As the Clin­ton and Trump cam­paigns attempt­ed to piv­ot to the gen­er­al elec­tion, a num­ber of media out­lets fol­lowed their lead. It’s game over for Bernie Sanders,” decreed the Guardian’s Richard Wolffe, who wrote that, It may be pre­ma­ture to expect Sanders to con­cede to real­i­ty. But it’s nev­er too ear­ly for Hillary Clin­ton to piv­ot to the gen­er­al elec­tion.” Michael Tomasky told Sanders to get in line” and lay off the attacks on Hillary Clin­ton, the Gold­man Sachs speech­es and all the rest. Even­tu­al­ly, he’s going to lose. She’s going to win.”

Newsweek, mean­while, pro­claimed that Super Tues­day was the first night of the gen­er­al elec­tion, and Don­ald Trump won.” Super Tues­day 2016 will be remem­bered as the night Hillary Clin­ton and Trump won their par­ties’ nom­i­na­tions,” it told read­ers, assert­ing that Sanders lacked a path to the nom­i­na­tion and would only be able to win states that are heavy on whites, cau­cus­es and weed.”

This nar­ra­tive shift­ed some­what fol­low­ing Sanders’ wins in Nebras­ka, Maine and Kansas, and his upset in Michi­gan, which polls had him los­ing by 20 points or more. One com­men­ta­tor talked about a Sanders bounce-back,” while the Michi­gan win led ana­lysts like Har­ry Enten, who admit­ted he was now eat­ing a stack of hum­ble pie,” to recon­sid­er whether polls in oth­er Mid­west­ern states sched­uled for March 15 could be wrong. Sanders’s show­ing tonight means he isn’t going any­where: The pri­ma­ry could go until May, or lat­er,” said the New Repub­lic.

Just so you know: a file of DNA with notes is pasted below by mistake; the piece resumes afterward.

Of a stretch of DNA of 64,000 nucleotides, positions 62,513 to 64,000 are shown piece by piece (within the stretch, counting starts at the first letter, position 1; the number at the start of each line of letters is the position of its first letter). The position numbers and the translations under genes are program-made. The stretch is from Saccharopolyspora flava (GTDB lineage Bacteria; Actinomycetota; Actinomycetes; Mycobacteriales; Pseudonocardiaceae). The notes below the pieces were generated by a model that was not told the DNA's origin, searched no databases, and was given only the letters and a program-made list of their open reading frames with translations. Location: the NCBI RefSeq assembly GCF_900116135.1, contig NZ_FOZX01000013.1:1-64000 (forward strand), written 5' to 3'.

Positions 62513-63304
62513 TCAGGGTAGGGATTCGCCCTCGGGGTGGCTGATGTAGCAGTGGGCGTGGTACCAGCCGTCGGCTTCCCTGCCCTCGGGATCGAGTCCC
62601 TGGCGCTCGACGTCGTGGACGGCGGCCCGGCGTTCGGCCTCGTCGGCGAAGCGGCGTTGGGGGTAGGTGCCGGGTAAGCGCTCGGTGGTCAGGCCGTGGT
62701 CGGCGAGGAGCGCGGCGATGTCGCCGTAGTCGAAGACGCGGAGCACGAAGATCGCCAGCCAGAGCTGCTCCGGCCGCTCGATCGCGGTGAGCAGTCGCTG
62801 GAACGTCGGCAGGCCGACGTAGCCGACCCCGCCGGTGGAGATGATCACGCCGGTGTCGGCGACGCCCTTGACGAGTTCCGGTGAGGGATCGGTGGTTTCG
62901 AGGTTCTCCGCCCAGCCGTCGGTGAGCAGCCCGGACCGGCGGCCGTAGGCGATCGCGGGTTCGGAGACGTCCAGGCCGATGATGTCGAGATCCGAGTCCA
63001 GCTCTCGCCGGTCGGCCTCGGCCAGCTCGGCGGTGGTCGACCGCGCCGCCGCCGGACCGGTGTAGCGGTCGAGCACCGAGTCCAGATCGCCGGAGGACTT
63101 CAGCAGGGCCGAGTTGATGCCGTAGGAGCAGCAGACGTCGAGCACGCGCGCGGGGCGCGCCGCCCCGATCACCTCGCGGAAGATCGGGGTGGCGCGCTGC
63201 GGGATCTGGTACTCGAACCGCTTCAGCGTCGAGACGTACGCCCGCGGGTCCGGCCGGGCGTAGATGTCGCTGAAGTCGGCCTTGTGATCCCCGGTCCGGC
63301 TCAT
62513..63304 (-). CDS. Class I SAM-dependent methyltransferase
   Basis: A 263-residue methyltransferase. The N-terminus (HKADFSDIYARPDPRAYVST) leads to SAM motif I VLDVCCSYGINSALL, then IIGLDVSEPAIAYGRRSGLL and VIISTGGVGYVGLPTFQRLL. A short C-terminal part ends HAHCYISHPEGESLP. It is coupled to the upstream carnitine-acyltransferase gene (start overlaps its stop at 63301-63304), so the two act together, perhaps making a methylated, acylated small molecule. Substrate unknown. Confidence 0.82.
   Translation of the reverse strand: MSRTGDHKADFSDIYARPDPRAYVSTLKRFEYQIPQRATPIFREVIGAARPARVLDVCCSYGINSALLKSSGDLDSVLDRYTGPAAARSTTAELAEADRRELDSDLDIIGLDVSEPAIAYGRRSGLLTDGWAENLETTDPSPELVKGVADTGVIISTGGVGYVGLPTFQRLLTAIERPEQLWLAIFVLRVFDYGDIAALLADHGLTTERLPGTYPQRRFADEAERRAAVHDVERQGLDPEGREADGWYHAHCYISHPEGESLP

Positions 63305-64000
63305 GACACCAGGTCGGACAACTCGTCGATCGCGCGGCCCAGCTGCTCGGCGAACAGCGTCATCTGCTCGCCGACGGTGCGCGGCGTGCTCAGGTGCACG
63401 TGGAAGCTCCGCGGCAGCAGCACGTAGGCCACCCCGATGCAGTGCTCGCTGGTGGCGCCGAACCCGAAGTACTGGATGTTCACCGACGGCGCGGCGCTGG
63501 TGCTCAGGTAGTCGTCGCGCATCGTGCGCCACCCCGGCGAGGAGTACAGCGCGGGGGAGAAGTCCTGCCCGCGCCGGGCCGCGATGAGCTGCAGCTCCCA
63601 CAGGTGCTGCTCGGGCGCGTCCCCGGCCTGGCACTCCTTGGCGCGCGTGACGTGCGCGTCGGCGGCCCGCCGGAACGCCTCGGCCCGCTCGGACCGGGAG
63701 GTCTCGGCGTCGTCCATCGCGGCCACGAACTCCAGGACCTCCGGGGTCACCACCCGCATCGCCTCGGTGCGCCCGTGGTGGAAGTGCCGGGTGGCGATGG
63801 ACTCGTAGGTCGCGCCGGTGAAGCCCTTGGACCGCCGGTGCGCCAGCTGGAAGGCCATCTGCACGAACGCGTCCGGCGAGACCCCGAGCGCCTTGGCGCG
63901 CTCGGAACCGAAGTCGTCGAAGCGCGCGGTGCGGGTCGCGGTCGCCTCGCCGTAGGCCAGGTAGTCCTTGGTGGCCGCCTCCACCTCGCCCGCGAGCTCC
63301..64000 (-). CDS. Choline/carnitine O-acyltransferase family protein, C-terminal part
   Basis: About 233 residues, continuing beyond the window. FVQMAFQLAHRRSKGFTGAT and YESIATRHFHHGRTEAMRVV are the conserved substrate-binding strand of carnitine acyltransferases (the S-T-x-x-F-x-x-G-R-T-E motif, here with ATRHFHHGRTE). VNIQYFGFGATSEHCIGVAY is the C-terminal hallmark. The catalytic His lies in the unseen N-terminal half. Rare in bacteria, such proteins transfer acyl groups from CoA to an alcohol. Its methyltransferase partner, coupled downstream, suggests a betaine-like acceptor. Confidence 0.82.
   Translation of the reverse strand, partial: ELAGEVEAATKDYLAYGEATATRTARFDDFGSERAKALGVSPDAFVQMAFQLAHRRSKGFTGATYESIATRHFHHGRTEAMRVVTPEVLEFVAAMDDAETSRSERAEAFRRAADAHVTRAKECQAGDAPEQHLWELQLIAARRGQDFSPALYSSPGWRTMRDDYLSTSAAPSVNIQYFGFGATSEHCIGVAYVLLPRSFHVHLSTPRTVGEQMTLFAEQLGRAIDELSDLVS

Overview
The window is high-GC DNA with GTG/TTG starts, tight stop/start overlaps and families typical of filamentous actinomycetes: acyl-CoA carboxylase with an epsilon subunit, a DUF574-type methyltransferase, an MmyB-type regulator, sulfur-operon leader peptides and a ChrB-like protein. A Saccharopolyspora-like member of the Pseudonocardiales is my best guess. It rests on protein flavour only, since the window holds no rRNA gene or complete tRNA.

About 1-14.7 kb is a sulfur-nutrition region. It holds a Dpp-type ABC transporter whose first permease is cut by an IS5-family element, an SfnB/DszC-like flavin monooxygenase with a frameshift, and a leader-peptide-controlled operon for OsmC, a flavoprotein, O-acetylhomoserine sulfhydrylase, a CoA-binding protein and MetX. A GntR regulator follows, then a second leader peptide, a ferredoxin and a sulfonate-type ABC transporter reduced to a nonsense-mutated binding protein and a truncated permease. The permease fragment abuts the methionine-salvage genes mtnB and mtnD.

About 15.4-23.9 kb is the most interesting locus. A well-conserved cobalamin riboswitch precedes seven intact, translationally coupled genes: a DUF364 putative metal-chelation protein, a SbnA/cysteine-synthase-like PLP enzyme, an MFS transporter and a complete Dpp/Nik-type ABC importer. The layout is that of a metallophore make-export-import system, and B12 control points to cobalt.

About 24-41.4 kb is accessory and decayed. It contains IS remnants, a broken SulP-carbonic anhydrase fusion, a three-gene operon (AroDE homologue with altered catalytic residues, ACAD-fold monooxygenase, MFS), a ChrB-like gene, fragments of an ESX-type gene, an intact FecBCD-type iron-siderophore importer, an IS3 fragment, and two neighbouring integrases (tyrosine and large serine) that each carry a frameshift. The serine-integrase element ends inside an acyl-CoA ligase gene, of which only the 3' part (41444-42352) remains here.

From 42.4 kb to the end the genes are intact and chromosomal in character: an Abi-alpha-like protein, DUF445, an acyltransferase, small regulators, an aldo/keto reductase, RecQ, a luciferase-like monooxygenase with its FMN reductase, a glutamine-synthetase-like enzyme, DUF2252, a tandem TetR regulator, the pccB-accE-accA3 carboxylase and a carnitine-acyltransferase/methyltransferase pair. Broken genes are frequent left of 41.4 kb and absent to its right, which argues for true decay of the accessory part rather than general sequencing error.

This was not enough for oth­er com­men­ta­tors. It is worth not­ing that these states don’t gen­er­al­ly vote for Democ­rats in the gen­er­al elec­tion,” For­tune qual­i­fied, a point few made about Clinton’s sweep of the south­ern states four days ear­li­er. Despite her nar­row loss in Michi­gan, Hillary Clin­ton still has Bernie Sanders on the ropes and is pro­ject­ed to cruise to at least four lop­sided pri­ma­ry wins next week,” the Boston Her­ald warned on March 9. This would put her in a posi­tion to close out the Ver­mont U.S. sen­a­tor by the end of the month,” pre­sum­ably the same way Clin­ton was meant to have closed him out at the end of the pre­vi­ous month.

Clin­ton did indeed cruise to four wins on March 15, and a vir­tu­al tie in Mis­souri, which became the lat­est death knell for the Sanders cam­paign. The jig may be up for Bernie Sanders,” ran the head­line in For­tune. The Bern has been felt, to be sure, but the oint­ment has been applied and it turned out not to be as seri­ous as we orig­i­nal­ly thought,” the piece con­tin­ued. Sanders ran a mirac­u­lous cam­paign, but his mag­ic is fad­ing.” Hillary Clin­ton’s March 15 sweep … effec­tive­ly slammed the door” on Sanders, argued the Chica­go Tri­bune. Quartz deemed Clin­ton unstop­pable,” while the Wash­ing­ton Post declared her del­e­gate lead almost insur­mount­able.” Sanders had lost the white Mid­west, his nat­ur­al con­stituen­cy, and now the race was over.